UnitedHealth part of $2.2B acquisition of hospitalist staffing company

UnitedHealth's OptumHealth is one of two primary owners in a $2.2 billion acquisition of Sound Inpatient Physicians Holdings. (jetcityimage/Getty)

UnitedHealth Group’s OptumHealth is part of a $2.2 billion deal to acquire a Washington-based hospitalist staffing company.

OptumHealth will be one of the two primary owners of Sound Inpatient Physicians Holdings, a physician staffing firm based in Tacoma, Washington, according to a ratings action issued by Moody’s on Thursday.

UnitedHealth's care delivery arm will own the company alongside the private equity firm Summit Partners, which agreed to purchase the controlling stake of Sound from the Germany-based dialysis provider Fresenius Medical Care in April.

The announcement from Fresenius referenced an “investment consortium led by Summit.” UnitedHealth’s involvement has not been previously disclosed.

A UnitedHealth spokesperson had no immediate comment.

Moody’s assigned Sound Inpatient Physicians Holdings a “stable” rating based, in part, on the ownership stake by OptumHealth. The rating agency noted that “Sound will remain a highly leveraged physician staffing company with a high concentration within hospital medicine.”

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UnitedHealth’s involvement in the transaction comes as the company is putting a bigger emphasis on care delivery, particularly through provider acquisitions. Last year, the insurer bought DaVita Medical Group for $4.9 billion. The acquisition added nearly 300 medical clinics across six states.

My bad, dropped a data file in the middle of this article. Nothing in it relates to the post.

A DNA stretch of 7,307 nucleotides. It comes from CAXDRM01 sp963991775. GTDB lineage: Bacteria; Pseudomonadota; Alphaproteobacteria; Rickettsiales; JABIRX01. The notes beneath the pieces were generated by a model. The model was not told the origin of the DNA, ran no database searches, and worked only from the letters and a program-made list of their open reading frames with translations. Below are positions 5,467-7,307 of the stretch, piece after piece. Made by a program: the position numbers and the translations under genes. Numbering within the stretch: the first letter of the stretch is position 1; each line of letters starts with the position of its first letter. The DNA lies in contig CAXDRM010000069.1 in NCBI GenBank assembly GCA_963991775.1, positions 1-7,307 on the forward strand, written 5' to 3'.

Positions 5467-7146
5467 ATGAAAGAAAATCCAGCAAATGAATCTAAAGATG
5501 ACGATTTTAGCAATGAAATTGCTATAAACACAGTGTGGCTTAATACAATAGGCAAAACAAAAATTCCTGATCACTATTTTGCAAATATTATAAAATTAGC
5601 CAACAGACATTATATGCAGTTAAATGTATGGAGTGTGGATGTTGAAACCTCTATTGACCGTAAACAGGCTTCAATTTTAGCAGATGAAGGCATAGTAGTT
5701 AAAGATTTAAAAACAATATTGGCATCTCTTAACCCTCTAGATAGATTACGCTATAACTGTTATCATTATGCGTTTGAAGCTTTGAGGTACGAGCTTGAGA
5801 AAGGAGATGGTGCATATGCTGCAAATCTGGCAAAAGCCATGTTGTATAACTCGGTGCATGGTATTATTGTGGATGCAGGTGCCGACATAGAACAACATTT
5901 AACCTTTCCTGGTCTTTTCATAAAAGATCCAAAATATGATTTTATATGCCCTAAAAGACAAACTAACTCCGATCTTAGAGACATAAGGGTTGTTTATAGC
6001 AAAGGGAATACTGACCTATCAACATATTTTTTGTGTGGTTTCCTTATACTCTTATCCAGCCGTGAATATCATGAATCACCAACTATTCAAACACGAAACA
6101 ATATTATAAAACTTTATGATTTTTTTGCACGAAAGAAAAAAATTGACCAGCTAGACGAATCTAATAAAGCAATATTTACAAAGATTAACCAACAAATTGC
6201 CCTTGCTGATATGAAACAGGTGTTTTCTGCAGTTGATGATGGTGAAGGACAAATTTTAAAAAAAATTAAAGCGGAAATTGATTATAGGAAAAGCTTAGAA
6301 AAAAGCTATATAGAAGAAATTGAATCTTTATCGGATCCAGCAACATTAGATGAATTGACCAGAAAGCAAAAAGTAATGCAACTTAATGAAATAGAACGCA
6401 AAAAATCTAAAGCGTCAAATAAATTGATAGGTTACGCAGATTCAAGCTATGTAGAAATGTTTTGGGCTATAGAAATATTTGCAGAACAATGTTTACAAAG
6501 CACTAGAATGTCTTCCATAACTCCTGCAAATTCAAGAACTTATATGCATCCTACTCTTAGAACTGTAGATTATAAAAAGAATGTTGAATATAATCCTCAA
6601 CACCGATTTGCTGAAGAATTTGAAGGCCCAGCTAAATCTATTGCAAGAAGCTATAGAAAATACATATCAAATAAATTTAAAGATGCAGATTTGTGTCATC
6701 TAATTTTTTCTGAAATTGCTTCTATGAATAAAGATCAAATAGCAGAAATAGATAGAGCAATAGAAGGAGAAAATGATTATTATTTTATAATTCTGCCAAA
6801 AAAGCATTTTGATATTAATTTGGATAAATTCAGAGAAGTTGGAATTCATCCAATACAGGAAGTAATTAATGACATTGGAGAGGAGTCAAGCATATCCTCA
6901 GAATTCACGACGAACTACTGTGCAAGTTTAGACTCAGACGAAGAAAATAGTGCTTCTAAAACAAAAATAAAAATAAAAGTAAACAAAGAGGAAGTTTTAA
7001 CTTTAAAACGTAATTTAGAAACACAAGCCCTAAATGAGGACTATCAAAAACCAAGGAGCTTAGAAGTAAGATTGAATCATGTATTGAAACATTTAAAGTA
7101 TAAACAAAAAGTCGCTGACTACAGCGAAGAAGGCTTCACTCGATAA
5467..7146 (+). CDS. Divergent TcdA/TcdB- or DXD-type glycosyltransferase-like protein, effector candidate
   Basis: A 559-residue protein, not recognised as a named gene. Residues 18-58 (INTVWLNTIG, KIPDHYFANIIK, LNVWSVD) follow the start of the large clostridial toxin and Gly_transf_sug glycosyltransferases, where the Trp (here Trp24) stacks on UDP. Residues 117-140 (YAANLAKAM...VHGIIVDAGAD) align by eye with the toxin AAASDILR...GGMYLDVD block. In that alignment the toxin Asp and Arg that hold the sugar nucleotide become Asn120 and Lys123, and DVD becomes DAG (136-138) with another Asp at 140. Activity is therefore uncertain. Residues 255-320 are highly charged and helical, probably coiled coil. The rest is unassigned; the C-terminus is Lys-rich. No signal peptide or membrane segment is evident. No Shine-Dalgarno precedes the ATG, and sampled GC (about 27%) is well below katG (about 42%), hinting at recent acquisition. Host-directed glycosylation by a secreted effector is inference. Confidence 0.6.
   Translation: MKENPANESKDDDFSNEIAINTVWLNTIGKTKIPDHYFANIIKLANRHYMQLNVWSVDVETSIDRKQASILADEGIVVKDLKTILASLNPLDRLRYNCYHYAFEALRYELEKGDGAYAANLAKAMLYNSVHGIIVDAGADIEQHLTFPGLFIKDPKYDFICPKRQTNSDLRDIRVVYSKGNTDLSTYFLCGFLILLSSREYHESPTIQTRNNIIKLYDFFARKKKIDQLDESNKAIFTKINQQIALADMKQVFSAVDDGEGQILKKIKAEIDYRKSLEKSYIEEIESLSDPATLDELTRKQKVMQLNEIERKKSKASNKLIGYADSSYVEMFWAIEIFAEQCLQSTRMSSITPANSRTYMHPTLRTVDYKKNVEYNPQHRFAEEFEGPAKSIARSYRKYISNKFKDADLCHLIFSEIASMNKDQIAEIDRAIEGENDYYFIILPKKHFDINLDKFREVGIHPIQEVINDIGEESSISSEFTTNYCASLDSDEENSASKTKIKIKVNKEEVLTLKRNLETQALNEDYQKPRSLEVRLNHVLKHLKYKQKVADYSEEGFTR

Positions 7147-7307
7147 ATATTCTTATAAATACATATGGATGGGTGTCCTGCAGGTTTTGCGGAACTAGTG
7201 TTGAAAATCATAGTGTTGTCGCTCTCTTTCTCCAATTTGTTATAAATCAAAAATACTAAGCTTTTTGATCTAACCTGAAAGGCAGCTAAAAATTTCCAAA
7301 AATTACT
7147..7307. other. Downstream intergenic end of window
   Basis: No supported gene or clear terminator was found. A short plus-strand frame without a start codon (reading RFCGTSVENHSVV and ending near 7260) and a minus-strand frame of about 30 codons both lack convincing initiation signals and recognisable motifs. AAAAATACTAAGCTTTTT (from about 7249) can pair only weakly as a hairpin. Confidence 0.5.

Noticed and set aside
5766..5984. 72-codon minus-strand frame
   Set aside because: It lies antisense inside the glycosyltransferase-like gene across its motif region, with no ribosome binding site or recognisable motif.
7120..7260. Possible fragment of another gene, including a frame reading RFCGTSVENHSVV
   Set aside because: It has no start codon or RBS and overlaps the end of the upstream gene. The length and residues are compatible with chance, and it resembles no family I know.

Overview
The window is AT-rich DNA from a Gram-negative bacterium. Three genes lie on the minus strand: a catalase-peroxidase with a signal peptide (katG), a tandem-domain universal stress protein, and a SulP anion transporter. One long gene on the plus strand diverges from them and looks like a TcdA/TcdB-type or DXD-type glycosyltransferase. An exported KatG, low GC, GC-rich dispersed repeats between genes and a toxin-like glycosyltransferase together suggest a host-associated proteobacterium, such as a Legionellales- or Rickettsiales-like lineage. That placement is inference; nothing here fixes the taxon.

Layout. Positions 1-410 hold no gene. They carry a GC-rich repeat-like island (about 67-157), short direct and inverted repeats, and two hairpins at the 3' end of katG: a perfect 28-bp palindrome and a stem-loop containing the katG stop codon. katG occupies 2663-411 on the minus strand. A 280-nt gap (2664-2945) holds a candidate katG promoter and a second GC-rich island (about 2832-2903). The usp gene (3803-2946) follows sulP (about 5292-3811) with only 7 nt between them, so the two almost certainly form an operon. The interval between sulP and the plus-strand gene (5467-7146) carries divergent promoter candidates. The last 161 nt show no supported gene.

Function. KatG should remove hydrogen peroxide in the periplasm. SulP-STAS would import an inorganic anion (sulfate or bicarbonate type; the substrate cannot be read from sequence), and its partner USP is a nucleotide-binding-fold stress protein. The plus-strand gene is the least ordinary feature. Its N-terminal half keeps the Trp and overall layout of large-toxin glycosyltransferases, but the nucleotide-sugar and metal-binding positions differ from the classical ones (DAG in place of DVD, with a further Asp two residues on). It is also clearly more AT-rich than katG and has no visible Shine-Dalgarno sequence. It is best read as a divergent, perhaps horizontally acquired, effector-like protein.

Last year, OptumHealth brought in $20.6 million in revenue and $1.8 million operational earnings.

During a presentation (PDF) at Berstein’s annual conference, CEO David Wichmann indicated that although the company’s M&A allocation was equally divided between benefits, services and international expansion between 2008 and 2012, the vast majority of M&A capital has been devoted to services over the last five years. And there are no signs the company is slowing down.

Although Wichmann did not mention the Sound acquisition, he pointed to new OptumCare markets “in the formative stages” of value-based payment approaches.

“We will methodically spend a decade or more to accomplish our long-term goals of entering and building out care delivery operations in 75 targeted markets serving 60% of the U.S.  population,” he said.

Moody’s expects Sound’s revenues to grow 10% over the next two years, reaching $1.4 billion in 2019. The staffing firm has roughly 3,500 employees.

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Moody's noted that Sound’s rating was constrained because it relies on profits generated through the Centers for Medicare & Medicaid Services’ Bundled Payments for Care Improvement Initiative.

“The stable outlook reflects Moody's view that Sound will remain a highly leveraged physician staffing company with a high concentration within hospital medicine,” Moody’s analysts wrote. “It also reflects Moody's expectation that Sound will grow primarily through organic means.”